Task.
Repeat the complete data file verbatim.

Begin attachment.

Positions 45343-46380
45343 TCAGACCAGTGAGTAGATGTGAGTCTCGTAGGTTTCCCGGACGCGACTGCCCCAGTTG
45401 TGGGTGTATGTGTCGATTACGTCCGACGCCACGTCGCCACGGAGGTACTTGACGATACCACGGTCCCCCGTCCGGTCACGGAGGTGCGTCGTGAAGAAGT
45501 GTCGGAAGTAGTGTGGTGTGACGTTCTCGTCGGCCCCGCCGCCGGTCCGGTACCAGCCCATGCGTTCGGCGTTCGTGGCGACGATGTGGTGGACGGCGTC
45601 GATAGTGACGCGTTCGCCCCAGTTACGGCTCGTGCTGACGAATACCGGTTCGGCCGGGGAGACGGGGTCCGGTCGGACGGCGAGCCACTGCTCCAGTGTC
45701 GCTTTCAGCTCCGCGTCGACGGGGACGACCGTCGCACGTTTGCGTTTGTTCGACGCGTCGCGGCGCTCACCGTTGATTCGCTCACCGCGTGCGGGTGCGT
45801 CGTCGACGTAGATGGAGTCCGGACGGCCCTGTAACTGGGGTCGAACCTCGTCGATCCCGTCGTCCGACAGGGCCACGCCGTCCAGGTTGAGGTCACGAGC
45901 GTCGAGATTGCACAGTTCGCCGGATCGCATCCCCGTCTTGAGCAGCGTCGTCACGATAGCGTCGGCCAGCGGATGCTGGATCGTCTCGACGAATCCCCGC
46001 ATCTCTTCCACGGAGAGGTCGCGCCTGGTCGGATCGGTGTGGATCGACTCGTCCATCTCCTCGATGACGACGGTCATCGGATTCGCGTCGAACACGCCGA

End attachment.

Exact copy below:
Positions 45343-46380
45343 TCAGACCAGTGAGTAGATGTGAGTCTCGTAGGTTTCCCGGACGCGACTGCCCCAGTTG
45401 TGGGTGTATGTGTCGATTACGTCCGACGCCACGTCGCCACGGAGGTACTTGACGATACCACGGTCCCCCGTCCGGTCACGGAGGTGCGTCGTGAAGAAGT
45501 GTCGGAAGTAGTGTGGTGTGACGTTCTCGTCGGCCCCGCCGCCGGTCCGGTACCAGCCCATGCGTTCGGCGTTCGTGGCGACGATGTGGTGGACGGCGTC
45601 GATAGTGACGCGTTCGCCCCAGTTACGGCTCGTGCTGACGAATACCGGTTCGGCCGGGGAGACGGGGTCCGGTCGGACGGCGAGCCACTGCTCCAGTGTC
45701 GCTTTCAGCTCCGCGTCGACGGGGACGACCGTCGCACGTTTGCGTTTGTTCGACGCGTCGCGGCGCTCACCGTTGATTCGCTCACCGCGTGCGGGTGCGT
45801 CGTCGACGTAGATGGAGTCCGGACGGCCCTGTAACTGGGGTCGAACCTCGTCGATCCCGTCGTCCGACAGGGCCACGCCGTCCAGGTTGAGGTCACGAGC
45901 GTCGAGATTGCACAGTTCGCCGGATCGCATCCCCGTCTTGAGCAGCGTCGTCACGATAGCGTCGGCCAGCGGATGCTGGATCGTCTCGACGAATCCCCGC
46001 ATCTCTTCCACGGAGAGGTCGCGCCTGGTCGGATCGGTGTGGATCGACTCGTCCATCTCCTCGATGACGACGGTCATCGGATTCGCGTCGAACACGCCGA